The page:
As costs for retirement seem to be on the rise, more and more seniors are researching the best places to retire according to their needs. That’s understandable, especially considering the fact that saving up and keeping up with different accounts and plans can be overwhelming.
Healthcare is one major factor and the vast majority of individuals are nowadays asking their financial advisors to keep health costs in mind when planning. For example, the costs have grown from $245,000 in 2015 to $275,000 in 2017. In 2019, that number went up to $278,000 for a retired couple. Of course, single retirees should expect cost estimates to be $150,000 for women and $135,000 for men.
Another thing seniors are looking at is taxation. Instead of paying taxes, retirees prefer to spend their money on leisure activities. That’s why they’re eyeing states with either low or no income tax.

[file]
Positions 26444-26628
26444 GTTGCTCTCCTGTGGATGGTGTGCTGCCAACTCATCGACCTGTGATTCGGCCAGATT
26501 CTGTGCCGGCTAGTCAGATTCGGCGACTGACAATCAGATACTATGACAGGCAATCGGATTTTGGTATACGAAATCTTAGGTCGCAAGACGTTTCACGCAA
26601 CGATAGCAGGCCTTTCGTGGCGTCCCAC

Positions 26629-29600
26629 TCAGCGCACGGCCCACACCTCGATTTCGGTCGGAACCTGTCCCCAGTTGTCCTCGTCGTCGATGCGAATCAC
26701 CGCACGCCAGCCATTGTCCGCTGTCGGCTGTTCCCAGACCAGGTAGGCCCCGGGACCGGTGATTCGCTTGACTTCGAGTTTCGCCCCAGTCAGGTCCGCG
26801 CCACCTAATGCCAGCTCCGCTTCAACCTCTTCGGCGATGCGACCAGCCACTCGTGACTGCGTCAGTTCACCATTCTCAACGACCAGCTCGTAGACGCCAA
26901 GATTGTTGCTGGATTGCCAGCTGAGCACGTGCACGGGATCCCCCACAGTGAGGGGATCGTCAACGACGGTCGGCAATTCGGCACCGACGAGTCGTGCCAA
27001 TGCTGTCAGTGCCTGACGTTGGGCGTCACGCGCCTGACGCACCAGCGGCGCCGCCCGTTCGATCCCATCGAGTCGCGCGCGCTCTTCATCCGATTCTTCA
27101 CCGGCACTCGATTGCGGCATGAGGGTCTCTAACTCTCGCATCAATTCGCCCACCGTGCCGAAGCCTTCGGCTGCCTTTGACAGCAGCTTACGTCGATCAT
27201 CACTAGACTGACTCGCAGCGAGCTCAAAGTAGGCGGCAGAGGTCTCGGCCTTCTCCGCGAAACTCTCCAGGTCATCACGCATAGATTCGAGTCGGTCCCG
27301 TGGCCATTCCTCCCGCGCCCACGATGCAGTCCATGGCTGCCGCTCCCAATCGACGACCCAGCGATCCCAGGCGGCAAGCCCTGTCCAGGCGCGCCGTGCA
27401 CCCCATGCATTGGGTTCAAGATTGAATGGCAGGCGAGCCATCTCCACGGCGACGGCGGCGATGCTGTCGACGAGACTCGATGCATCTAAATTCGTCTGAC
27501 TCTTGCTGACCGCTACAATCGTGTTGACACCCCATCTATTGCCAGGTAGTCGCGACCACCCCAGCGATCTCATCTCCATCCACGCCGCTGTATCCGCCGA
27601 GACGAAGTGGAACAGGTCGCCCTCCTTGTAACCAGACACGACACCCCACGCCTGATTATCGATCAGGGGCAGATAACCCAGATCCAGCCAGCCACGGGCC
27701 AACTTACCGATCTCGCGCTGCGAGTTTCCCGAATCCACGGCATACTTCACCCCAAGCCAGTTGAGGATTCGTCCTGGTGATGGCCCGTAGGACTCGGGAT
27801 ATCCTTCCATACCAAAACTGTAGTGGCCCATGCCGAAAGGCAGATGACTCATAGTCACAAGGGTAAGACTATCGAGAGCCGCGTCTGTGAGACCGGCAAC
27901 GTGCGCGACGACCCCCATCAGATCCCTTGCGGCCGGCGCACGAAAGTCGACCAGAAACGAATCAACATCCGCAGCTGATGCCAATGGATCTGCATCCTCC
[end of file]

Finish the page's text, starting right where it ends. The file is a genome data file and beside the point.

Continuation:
The states on this list have also seen the percentage of seniors grow exponentially in the past several years. It’s difficult to pinpoint why exactly. On one hand, this could be attributed to the aging population but on the other hand, it could also mean that plenty of retirees have chosen to settle down in these new locations.
Whatever the case may be, a significant senior population can be beneficial in two ways. First, in terms of forming a strong community between members. Secondly, it could also provide more activities and events catered to this group.